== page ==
Israel's orderly pullout from south Lebanon crumbles as its proxy militia turns and flees.
Israel's plans for an orderly withdrawal from occupied south Lebanon unraveled into chaos Monday when Islamic militants and Lebanese civilians marched home to their villages and Israel's proxy militia turned and fled.
As thousands of celebrating Lebanese villagers waved flags, threw rice and cried in one anothers' arms, Israelis feared for the security of their northern residents as Hezbollah guerrillas moved within a mile of the border and the occupation zone was split in two.
Several Lebanese civilians were killed and dozens wounded after Israeli tanks, warplanes and ships began shelling inside Lebanon to stop the return of villagers to areas that were quickly being abandoned by the Israeli-paid South Lebanese Army.
Israeli officials, expecting retaliatory rockets from Hezbollah, ordered northern residents into bomb shelters after some had watched through kibbutz fences as their two-decade buffer zone disappeared well before preparations were finished for Israel's July 7 withdrawal deadline.
"We watched a war going on, like in the movies," said Hanan Rubinsky, the secretary of Kibbutz Misgav Am, after climbing into an underground shelter. "I'm sure the Israeli army will know what to do, but right now none of our preparations is complete."
The deteriorating situation made conditions for the planned Israeli withdrawal much more dangerous and prompted urgent calls for Prime Minister Ehud Barak to pull back Israel's troops at once.
After a late night meeting, Barak's security advisers authorized him to advance the date of the withdrawal.
The Israeli army reportedly was sending more troops to reinforce the border areas.
The situation put Hezbollah right on Israel's border without a deterrent force for the first time since Israel invaded Lebanon in 1978. It may make it harder for a U.N. peacekeeping force to fill the vacuum when the Israelis pull out.
While some Israeli officials tried to downplay the threat, saying they had planned for such a scenario, others sounded more worried and issued unequivocal warnings that an attack would be met with retaliation not limited to the border areas, and possibly another Israeli invasion.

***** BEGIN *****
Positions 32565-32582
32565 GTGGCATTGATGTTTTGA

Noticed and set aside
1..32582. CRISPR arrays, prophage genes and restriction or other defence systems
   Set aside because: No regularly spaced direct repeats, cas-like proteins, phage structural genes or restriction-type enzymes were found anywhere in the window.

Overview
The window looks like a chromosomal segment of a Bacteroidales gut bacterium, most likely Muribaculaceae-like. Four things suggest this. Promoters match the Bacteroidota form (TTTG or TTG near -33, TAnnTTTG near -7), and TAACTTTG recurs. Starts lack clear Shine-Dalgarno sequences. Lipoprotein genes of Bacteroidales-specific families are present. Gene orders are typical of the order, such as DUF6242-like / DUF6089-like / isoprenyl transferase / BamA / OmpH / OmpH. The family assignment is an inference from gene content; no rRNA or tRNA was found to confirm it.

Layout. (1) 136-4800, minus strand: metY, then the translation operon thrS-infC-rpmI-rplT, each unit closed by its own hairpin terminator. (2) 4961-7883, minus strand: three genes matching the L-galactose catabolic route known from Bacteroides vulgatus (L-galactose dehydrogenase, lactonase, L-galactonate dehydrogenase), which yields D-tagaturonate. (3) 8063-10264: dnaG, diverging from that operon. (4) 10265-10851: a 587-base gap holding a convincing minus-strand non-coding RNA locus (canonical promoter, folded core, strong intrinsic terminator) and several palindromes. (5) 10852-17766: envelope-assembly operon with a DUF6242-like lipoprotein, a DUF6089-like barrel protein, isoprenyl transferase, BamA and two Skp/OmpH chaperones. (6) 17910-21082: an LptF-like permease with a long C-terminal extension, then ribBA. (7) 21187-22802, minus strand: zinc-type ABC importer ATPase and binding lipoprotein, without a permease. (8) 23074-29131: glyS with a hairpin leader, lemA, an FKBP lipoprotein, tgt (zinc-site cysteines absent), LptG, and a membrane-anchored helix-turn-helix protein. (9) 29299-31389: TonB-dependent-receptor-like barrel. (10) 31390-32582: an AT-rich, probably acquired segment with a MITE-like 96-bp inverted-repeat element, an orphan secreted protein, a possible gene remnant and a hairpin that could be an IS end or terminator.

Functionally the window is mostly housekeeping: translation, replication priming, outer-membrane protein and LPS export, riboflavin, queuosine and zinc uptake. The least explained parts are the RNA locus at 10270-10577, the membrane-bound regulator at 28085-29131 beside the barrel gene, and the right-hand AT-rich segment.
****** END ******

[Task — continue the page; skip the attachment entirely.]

"I don't recommend to anyone in the area to provoke a response from Israel," Barak said. "It will be in entirely different places, which will prove very painful."
The withdrawal, which Barak promised a year ago during his election campaign, had been quietly under way. Israel had no more than 200 soldiers left in the zone, down from 1,000 at the height of the occupation, and this week they were ordered to be combat-ready to pull out as of June 1.
Barak hoped to complete the redeployment in coordination with the United Nations, which was supposed to meet this week to decide under what conditions it would deploy a beefed-up peacekeeping force in the zone.
The situation began to deteriorate Sunday, when Lebanese villagers who fled their homes in the occupation zone years ago raised flags and marched back home. They reportedly were encouraged by activists from the Hezbollah and Amal movements, which also field guerrilla armies.
The South Lebanese Army, fearing for their families' safety, promptly fled the outposts that the Israeli soldiers had turned over to them only last week in preparation for withdrawal. In some cases, the militiamen left behind weapons and other equipment.
The militia's flight prodded more villagers to return home, and by Monday afternoon the roads into South Lebanon were clogged with cars flying the Lebanese and Hezbollah flags. People danced in the road with joy.
The celebrations had a domino effect, and by Monday evening as many as 14 villages and four militia outposts had been overrun, leaving the Israelis with almost no presence in the central sector of their self-styled "security zone."
"This is a great day, and I can't express my happiness," said Qassem Rammal, who was returning with his wife to their hometown of Adaisseh, less than a mile from Israel.
Although the first villagers were unarmed, eventually Hezbollah fighters also made their way through the U.N. checkpoints and set about dismantling the abandoned outposts and hoisting their flags over them.
"We are regaining our occupied land by force after the entire world did not bring it to us," said Nabil Kaouk, southern commander of the Hezbollah militia.
The Israeli army formally complained to the United Nations, saying the "extremely" serious breach at the checkpoints contributed to the "deterioration" in the central sector.
The Israelis also fired shells onto the roads from the air, sea and behind the border fences, hoping to deter the villagers from advancing. It did little good, and Lebanese officials said five civilians were killed and 18 wounded. They said the deaths were caused by shrapnel from Israeli tank shells. The Israelis said the deaths apparently were a result of shelling by militiamen still at their posts.
As the outposts were falling Monday, a number of SLA officers and their families either rushed to the Israeli border to request asylum or surrendered to Hezbollah or the Lebanese army. Many of them were allowed to enter Israel, where the army said it was setting up a reception camp.
The fate of others was more precarious: TV footage showed some militiamen being led into makeshift jail cells by men wearing black capes with the insignia of Hezbollah on the back.
The fighters could be tried in Lebanese courts for treason and receive the death penalty. But the Lebanese government has shown some leniency to militiamen after previous Israeli redeployments and indicated Monday that it might be inclined to do the same this time.